APEX Insight: CheckTheQ is in the process of expanding its “plug-and-play” airport wait time tracking solution to airports in New York, Pennsylvania and California, after it began testing at St. Louis Lambert International Airport last summer.
We’re entering an era of self-driving cars, biometrics and machine learning, but some problems of the past still haven’t been solved. Waiting in a line, or more precisely, not knowing how long you have left to wait in one is among these problems. “In the world we live in now, where knowledge is power, this seems like such a simple piece of knowledge you’d want to quantify,” says Adam Hoffman, founder and CEO of CheckTheQ, a company offering a solution to this very problem. “Just being able to answer that question can improve the experience for travelers and the airport. “
Hoffman wondered why there wasn’t already a solution for tracking airport security wait times in real-time. Spotting a potential gap in the market, he immersed himself in St. Louis, Missouri’s startup community and worked with mentors and business leaders to come up with a workable idea. “When we figured out there was an opportunity, I decided to scrap my career plans and go all in on CheckTheQ full time, he says. “I went out and raised some capital and hired a team and we’ve been full speed ahead ever since.”’
“Every airport, regardless of size, can take advantage of our technology,” – Adam Hoffman, CheckTheQ
Hoffman acknowledges there are other solutions that use high-powered camera tracking technology to follow the movement of individuals through an airport. “The problem is that those cameras are really expensive to install and to replace,” he says. “For the vast majority of airports it doesn’t make sense to invest in a system like that. Every airport, regardless of size, can take advantage of our technology.”
CheckTheQ builds sensors that are about the size of a stack of cards. Each sensor can cover a range as large as a football field, and can be placed anywhere inside an airport so long as it there is access to an electrical outlet and a wireless or wired Internet connection. It’s a solution that Hoffman describes as being “literally plug-and-play.”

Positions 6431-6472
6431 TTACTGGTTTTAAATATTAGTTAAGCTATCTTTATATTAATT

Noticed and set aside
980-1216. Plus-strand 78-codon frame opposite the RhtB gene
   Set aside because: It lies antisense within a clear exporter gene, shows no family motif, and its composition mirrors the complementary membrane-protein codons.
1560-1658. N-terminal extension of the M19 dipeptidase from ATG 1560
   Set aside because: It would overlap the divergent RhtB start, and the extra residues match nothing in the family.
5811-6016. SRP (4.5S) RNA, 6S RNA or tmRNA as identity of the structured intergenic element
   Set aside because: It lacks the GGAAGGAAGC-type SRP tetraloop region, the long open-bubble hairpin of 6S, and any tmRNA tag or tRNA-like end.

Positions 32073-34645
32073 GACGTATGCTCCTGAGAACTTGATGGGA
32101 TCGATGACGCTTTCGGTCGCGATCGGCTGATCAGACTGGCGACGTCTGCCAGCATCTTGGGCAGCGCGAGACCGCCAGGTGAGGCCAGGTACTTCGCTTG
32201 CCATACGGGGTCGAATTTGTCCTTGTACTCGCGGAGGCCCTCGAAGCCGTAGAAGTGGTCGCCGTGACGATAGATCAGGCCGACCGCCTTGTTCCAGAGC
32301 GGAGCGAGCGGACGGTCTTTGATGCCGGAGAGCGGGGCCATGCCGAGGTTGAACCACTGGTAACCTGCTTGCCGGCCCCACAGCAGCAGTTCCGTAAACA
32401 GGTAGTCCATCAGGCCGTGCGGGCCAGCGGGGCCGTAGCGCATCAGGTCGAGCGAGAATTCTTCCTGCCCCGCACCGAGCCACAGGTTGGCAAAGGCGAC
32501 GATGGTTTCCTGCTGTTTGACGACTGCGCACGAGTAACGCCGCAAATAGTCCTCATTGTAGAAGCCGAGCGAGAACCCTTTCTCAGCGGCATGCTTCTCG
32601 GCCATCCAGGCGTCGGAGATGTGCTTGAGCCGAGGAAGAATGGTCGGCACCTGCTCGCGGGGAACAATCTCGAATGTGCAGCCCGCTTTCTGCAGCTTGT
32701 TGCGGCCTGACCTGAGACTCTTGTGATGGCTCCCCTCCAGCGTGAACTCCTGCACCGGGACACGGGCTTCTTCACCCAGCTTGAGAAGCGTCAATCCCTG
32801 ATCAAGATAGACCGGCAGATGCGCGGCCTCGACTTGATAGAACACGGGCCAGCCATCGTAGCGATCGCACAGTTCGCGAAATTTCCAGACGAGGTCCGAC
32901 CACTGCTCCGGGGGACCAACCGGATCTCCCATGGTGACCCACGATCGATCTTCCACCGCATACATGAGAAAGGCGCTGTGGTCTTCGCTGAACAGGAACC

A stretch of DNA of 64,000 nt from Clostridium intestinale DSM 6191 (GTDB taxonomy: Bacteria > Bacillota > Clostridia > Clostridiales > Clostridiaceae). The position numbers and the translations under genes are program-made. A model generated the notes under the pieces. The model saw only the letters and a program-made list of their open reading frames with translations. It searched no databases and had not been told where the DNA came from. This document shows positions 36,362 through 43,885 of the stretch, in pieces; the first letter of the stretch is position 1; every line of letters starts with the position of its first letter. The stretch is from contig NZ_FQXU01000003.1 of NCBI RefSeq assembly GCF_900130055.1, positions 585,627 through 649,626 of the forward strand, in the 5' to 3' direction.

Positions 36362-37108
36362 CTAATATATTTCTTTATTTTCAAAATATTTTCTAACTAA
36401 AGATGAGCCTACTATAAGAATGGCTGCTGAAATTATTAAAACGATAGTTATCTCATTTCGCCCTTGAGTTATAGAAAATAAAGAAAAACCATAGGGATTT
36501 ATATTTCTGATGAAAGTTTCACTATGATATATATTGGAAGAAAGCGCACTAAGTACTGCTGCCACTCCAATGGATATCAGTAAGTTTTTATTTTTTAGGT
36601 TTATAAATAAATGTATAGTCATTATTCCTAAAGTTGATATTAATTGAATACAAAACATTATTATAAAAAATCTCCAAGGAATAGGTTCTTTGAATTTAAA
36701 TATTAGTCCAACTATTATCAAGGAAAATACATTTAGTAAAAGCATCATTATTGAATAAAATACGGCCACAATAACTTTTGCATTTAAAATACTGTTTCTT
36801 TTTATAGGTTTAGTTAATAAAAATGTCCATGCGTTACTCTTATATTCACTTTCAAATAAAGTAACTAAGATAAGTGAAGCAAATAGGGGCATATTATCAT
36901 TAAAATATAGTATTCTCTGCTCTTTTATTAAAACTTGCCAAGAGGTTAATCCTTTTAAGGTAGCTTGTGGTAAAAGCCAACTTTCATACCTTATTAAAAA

The sensors connect to CTQ Ground, the company’s cloud-based analytics platform, which displays real-time data on wait times at various check points to the airport’s staff. This data can also be shared with travelers on an airport’s website, display screens or mobile app via an additional CheckTheQ product known as CTQ Flow. The sensors are complimentary but the company charges an annual subscription fee through a software as a service revenue model.
CheckTheQ says it is also rolling out activity tracking at restrooms, bag drop and concessions, in addition to security checkpoints.
Last summer, CheckTheQ partnered with St. Louis Lambert International Airport, which handles around 14 million passengers per year, to launch a period of beta testing for the product. Hoffman says the airport has been “a valuable partner [enabling CheckTheQ] to refine and improve the technology so that now we have a hyper-accurate tracking solution.” CheckTheQ has since partnered with an airport in Illinois and is now in the process of expanding to airports in other states including New York, Pennsylvania and California.
CheckTheQ also caught the attention of Starburst, an accelerator program for promising startups in the aerospace sector, which has already helped APEX members including Inflight VR and SkyLights. “They were impressed with the work that we are doing and the technology that we developed and said they want to make themselves available to help us connect with other changemakers and industry standard setters,” Hoffman says. In January, Starburst brought Hoffman to APEX TECH in Los Angeles, where he introduced CheckTheQ and its tracking solution to attendees as part of an afternoon session showcasing three startups bringing innovative solutions to the end-to-end passenger experience.
“As we collect more data over time, we can become hyper-accurate with our predictions,” – Adam Hoffman, CheckTheQ
Despite its early success, CheckTheQ isn’t slowing down its pace of innovation. Hoffman says the company is working with St. Louis Lambert airport to integrate with a text-based bot service that can respond to questions such as “How long is the wait time at Checkpoint 2?” or “How long can I expect to wait at Terminal C?” It is also working on a tool to easily share wait time data with the TSA to help it improve and adjust security checkpoint staffing at peak times and to help airlines manage staff at check-in desks. “As we collect more data over time, we can become hyper-accurate with our predictions. That unlocks a whole new set of possibilities not only for airports but for travelers,” says Hoffman.